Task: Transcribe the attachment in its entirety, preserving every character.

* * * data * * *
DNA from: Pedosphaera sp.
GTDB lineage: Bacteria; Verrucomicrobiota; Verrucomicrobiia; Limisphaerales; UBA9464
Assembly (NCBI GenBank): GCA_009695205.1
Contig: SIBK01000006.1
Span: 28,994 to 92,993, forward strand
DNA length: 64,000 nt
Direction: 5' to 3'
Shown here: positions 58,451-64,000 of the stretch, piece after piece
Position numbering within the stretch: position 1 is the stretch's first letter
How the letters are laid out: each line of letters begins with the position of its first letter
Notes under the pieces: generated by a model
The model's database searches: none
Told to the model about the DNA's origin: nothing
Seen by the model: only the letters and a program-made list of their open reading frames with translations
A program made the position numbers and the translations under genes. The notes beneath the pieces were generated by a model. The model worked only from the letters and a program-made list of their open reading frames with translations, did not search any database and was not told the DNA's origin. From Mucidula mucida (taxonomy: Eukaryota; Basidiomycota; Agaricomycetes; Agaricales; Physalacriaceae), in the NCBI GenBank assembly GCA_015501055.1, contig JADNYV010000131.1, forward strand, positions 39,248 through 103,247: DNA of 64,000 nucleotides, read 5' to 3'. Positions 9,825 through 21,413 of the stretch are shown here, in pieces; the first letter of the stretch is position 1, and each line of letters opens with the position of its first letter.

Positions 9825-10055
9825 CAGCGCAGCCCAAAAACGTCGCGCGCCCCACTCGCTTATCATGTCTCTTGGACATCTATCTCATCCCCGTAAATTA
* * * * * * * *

DNA from: Pedosphaera sp.
GTDB lineage: Bacteria; Verrucomicrobiota; Verrucomicrobiia; Limisphaerales; UBA9464
Assembly (NCBI GenBank): GCA_009695205.1
Contig: SIBK01000006.1
Span: 28,994 to 92,993, forward strand
DNA length: 64,000 nt
Direction: 5' to 3'
Shown here: positions 58,451-64,000 of the stretch, piece after piece
Position numbering within the stretch: position 1 is the stretch's first letter
How the letters are laid out: each line of letters begins with the position of its first letter
Notes under the pieces: generated by a model
The model's database searches: none
Told to the model about the DNA's origin: nothing
Seen by the model: only the letters and a program-made list of their open reading frames with translations
A program made the position numbers and the translations under genes. The notes beneath the pieces were generated by a model. The model worked only from the letters and a program-made list of their open reading frames with translations, did not search any database and was not told the DNA's origin. From Mucidula mucida (taxonomy: Eukaryota; Basidiomycota; Agaricomycetes; Agaricales; Physalacriaceae), in the NCBI GenBank assembly GCA_015501055.1, contig JADNYV010000131.1, forward strand, positions 39,248 through 103,247: DNA of 64,000 nucleotides, read 5' to 3'. Positions 9,825 through 21,413 of the stretch are shown here, in pieces; the first letter of the stretch is position 1, and each line of letters opens with the position of its first letter.

Positions 9825-10055
9825 CAGCGCAGCCCAAAAACGTCGCGCGCCCCACTCGCTTATCATGTCTCTTGGACATCTATCTCATCCCCGTAAATTA